PLUS: Black Vaccine Hesitancy Rooted in Mistrust, Doubts
CONTX – Court documents unsealed during the Johnson & Johnson (J&J) talcum powder litigation reveal that the company funded a 1971 study in which Pennsylvania prisoners, most of them African American, were “injected subcutaneously with asbestos.”
Knowledge of the experiments has been public for some time, but J&J’s involvement has only just been recognised, according to Bloomberg.
This news comes after unsealed documents were released in recent J&J lawsuits, which found the company knew for decades that asbestos “lurked in some of its baby powder” products.
According to the U.S. Food and Drug Administration (FDA), the questions surrounding asbestos-contaminated talcum powder “have been raised since the 1970s.” From 1972 to 1975, J&J failed to inform the FDA that at least three tests of their baby powder came back showing “rather high” levels of asbestos.
The company said it “deeply regrets the conditions under which these studies were conducted.” Also adding, “at the time of these studies, nearly 50 years ago, testing of this nature among this cohort set was widely accepted, including by prominent researchers, leading public companies, and the U.S. government itself,” J&J told Fierce Pharma.
Funded by entities like Dow Chemical, J&J and the U.S. government, hundreds of prisoners were experimented on by University of Pennsylvania dermatologist Albert Klingman.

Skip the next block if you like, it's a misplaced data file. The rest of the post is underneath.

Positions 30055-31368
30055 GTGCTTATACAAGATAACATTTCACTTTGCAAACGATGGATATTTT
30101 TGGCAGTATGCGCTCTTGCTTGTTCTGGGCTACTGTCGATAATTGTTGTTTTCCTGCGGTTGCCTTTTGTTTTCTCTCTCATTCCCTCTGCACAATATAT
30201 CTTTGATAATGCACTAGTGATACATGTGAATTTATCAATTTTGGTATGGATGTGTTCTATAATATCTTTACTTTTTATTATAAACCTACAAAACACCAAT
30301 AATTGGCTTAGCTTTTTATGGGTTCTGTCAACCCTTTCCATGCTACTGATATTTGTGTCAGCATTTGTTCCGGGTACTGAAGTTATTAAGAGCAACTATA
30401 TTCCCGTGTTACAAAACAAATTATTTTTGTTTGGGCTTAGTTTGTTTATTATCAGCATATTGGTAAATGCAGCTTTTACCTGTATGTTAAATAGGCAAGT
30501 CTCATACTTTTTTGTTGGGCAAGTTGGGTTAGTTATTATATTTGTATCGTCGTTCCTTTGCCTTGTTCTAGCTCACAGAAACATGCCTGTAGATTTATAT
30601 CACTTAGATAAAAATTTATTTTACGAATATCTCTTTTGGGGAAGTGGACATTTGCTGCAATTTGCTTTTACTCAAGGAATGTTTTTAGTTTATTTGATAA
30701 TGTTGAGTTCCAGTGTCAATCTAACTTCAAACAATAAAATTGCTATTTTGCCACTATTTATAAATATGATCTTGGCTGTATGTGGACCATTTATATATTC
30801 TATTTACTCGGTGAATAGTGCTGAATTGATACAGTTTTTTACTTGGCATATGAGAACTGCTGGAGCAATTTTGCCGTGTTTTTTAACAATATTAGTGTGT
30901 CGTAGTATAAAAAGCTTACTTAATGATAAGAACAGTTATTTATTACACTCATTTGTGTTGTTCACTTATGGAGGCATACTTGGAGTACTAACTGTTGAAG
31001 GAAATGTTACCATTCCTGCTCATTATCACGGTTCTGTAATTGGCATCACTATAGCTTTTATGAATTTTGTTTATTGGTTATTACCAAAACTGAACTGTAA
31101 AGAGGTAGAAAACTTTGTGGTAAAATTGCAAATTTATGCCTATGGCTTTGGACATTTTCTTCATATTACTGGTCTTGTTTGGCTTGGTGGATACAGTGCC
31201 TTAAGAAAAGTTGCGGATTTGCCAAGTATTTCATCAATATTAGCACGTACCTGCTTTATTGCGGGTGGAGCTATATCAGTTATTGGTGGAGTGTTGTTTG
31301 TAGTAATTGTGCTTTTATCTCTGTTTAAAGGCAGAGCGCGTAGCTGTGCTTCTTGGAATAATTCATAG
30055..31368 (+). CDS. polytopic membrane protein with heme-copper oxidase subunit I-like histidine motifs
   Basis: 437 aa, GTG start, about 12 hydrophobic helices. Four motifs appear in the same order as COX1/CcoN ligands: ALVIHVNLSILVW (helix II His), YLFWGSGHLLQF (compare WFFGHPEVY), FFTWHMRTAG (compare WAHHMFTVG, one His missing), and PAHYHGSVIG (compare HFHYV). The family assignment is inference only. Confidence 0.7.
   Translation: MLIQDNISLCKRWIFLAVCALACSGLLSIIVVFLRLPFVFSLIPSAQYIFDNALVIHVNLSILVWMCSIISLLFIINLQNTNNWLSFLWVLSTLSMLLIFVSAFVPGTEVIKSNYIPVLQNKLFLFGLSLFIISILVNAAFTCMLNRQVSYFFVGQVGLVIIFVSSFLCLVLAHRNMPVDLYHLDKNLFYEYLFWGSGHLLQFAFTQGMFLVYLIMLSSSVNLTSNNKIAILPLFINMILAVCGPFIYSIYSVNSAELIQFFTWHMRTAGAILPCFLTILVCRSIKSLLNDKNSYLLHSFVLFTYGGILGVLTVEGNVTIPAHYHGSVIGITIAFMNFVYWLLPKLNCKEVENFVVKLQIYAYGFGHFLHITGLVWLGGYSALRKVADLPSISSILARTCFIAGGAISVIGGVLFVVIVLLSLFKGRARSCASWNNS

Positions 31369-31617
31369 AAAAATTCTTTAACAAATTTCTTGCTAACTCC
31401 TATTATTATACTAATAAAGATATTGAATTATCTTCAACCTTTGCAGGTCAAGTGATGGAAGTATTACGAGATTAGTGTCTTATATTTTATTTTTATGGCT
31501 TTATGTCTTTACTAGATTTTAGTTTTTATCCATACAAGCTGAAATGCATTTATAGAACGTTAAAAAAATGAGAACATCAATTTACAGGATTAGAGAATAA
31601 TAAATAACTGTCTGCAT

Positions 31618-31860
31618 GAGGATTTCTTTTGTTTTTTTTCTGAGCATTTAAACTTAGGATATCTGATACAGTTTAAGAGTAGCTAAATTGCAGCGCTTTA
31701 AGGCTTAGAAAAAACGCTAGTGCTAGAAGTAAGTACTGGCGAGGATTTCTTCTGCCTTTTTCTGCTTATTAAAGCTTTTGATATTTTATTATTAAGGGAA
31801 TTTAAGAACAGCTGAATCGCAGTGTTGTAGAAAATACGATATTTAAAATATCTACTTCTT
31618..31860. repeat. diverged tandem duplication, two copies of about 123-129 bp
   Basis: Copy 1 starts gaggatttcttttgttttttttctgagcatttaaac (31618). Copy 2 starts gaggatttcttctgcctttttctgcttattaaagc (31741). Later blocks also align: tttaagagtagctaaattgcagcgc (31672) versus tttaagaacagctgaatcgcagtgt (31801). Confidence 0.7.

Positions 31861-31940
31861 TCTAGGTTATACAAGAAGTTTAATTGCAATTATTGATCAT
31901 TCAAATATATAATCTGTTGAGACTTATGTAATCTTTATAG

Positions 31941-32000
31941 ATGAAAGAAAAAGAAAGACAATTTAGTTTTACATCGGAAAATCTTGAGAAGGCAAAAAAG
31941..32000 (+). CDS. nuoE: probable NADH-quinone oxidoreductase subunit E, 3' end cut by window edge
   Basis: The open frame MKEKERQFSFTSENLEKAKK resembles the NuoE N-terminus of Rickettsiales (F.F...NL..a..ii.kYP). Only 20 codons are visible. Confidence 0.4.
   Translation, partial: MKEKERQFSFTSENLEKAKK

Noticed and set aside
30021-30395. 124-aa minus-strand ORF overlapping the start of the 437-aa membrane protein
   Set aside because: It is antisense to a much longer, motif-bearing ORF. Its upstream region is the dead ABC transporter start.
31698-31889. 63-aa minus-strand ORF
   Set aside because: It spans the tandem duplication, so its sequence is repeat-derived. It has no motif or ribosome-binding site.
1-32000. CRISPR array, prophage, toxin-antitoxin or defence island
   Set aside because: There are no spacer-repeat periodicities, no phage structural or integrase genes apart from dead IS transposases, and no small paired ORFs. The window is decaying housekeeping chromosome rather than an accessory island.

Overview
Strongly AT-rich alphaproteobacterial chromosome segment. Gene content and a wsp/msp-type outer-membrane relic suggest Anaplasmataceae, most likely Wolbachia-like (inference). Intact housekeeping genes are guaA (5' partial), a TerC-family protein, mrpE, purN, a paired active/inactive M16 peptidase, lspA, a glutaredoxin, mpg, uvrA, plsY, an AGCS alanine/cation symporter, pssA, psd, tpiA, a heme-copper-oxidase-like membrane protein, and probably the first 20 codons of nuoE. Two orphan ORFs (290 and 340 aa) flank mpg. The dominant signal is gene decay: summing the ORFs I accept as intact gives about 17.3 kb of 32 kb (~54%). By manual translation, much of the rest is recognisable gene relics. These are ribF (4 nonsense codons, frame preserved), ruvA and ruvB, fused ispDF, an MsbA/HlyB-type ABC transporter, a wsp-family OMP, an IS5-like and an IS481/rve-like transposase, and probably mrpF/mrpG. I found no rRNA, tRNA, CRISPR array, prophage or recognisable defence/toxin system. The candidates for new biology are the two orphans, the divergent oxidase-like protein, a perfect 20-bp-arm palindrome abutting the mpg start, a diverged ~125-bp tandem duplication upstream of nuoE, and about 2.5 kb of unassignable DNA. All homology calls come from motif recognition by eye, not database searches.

Participants were paid anywhere from $10 to $300 to take part in the experiments, said Allen Hornblum, an ex-prison social worker turned journalist.
Knowledge of these experiments became public in 1998, after Mr Hornblum released his book “Acres of Skin,” exposing many experiments conducted over the course of two decades – without formal consent.
Prisoners “receive[d] injections of talcum and of both types of asbestos in their lower backs to study skin reactions,” wrote the BMJ … read more.
Black Vaccine Hesitancy Rooted in Mistrust, Doubts
By Saundra Young, Feb. 2, 2021
Black, Hispanic, and Native American people are about 4 times more likely to be hospitalized and nearly 3 times more likely to die of COVID-19 than white people.
Yet African Americans have nearly the lowest rates of vaccination among any ethnic group.
According to a Kaiser Family Foundation poll, many Black Americans said they don’t plan to get the vaccine, citing fears about safety and concerns that the vaccines are so new.
Wynne Stovall-Johnson is one of them. The 54-year-old mathematics teacher from Elkins Park, PA, is hesitant about getting vaccinated right now. The mother of two says even though her asthma puts her in a high-risk category, it isn’t enough to sway her.
“It’s really an emotional thing. Trust is based on emotions, and I just don’t trust right now,” she says. “I’m educated. I have a graduate degree. I read a lot. I’m informed. I’m not a person who clings on to conspiracy theories, but I simply do not trust the government at this point.”
She says her husband and half of her close friends plan to get it. But the stain of the Tuskegee Study, the Henrietta Lacks case, and other examples of how Black people have been treated, and in many cases still are treated, by the medical community, makes her skeptical.
In the Tuskegee experiments, Black men with syphilis were promised treatment but didn’t receive it. Many of the men died, went blind, or developed other serious health issues. Henrietta Lacks’ cancer cells were used for medical research without her or her family’s knowledge, and without financial compensation … read more.